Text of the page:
It’s particularly odd that Blair should end up so chummy with Murdoch because he was outspoken in his feelings about the British press during his time in office. Shortly before leaving office in 2007, he gave a speech in which he compared the media to a “feral beast, just tearing people and reputations to bits, but no one dares miss out”. Ah well, let he who hasn’t become godfather to the spawn of a feral beast cast judgement.

Of special interest to the inquiry was the fact that Tony Blair had three phone calls to Rupert Murdoch in the build-up to the Iraq War in 2003. Blair dismissed these as routine – “I would have been wanting to explain what we are doing,” he said. “I don’t think there’s anything particularly odd about that”.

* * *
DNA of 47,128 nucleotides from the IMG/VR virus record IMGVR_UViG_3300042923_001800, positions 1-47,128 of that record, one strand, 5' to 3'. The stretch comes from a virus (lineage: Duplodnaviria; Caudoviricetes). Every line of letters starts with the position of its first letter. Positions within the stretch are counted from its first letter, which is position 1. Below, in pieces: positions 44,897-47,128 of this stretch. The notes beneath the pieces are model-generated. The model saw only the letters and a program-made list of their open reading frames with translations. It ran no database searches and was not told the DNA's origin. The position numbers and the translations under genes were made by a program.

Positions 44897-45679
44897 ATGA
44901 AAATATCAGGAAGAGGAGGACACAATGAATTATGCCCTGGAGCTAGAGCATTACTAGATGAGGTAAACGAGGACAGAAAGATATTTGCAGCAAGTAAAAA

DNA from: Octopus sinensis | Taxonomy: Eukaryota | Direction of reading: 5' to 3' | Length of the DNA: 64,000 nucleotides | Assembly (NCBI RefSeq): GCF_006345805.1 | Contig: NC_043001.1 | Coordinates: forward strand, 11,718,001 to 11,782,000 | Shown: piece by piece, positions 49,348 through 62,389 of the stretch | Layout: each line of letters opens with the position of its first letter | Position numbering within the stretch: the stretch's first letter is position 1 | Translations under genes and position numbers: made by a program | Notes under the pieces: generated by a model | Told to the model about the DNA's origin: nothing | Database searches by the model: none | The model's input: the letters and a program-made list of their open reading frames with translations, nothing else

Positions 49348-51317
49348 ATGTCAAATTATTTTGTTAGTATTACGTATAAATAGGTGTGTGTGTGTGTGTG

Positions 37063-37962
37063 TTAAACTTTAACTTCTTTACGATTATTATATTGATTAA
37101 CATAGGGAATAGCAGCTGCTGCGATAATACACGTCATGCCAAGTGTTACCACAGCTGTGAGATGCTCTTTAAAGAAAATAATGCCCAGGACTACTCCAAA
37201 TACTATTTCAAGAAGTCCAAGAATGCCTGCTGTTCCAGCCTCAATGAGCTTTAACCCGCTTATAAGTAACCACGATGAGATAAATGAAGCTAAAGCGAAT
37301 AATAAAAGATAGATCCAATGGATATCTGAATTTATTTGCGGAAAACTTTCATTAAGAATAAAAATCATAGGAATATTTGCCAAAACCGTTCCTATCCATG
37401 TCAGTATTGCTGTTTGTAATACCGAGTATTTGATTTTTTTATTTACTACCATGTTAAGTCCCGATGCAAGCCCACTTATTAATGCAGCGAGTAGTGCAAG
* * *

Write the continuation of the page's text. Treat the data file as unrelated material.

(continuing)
He denied that he had been lobbying Murdoch for positive press coverage. (All Murdoch’s newspapers in the UK were staunchly pro-invasion.) Blair’s controversial war did come back to haunt him, however, when an anti-Iraq War protestor burst into the inquiry. The man – who was later identified as David Lawley-Wakelin from the Alternative Iraq Inquiry – was detained after yelling: “This man is a war criminal!” Blair was reportedly unruffled. 

The previous week, Labour MP Tom Watson had sworn to Almighty God that Tony Blair had ordered that the enquiry into phone hacking at News International be called off after receiving a phone call from Rupert Murdoch in 2009. In his testimony, Tony Blair swore to Almighty God that there was “absolutely no truth” to this claim, so it’s basically a case of picking the politician you distrust least.